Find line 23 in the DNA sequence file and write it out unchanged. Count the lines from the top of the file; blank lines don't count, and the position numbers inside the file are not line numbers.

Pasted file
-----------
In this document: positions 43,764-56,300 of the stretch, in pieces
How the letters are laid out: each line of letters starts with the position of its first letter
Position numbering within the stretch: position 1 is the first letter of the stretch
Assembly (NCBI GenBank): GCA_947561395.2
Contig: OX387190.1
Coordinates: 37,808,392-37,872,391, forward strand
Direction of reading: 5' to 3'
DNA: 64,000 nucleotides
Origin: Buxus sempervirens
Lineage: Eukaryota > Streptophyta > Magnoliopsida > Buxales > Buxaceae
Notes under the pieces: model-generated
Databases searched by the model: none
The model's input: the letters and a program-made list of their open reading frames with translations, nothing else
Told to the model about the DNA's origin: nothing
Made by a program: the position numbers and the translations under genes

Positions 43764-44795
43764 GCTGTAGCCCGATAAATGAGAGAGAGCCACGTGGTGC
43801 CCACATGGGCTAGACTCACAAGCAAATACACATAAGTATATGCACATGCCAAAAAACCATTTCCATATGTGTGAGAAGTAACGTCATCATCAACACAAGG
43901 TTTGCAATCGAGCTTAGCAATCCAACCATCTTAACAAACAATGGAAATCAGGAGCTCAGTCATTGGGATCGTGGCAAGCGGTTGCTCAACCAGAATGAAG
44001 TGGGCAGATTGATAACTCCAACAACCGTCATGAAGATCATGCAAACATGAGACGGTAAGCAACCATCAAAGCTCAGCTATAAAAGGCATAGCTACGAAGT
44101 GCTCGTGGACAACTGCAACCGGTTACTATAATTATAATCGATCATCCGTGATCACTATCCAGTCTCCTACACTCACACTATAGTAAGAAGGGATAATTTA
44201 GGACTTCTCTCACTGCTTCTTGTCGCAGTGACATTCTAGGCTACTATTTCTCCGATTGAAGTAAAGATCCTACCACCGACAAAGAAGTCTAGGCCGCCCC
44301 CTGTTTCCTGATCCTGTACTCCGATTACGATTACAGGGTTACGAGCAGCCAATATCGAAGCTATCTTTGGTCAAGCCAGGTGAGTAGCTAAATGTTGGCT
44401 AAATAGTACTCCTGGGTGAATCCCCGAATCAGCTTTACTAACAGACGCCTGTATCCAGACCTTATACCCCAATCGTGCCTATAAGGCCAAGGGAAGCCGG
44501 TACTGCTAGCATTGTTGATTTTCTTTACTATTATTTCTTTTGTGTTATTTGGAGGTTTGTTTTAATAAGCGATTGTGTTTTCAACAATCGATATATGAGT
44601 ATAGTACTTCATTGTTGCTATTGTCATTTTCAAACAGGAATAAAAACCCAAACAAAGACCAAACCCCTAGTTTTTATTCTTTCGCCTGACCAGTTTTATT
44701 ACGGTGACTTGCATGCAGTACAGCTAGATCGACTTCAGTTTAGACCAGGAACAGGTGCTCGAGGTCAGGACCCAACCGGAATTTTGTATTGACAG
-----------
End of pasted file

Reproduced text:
44301 CTGTTTCCTGATCCTGTACTCCGATTACGATTACAGGGTTACGAGCAGCCAATATCGAAGCTATCTTTGGTCAAGCCAGGTGAGTAGCTAAATGTTGGCT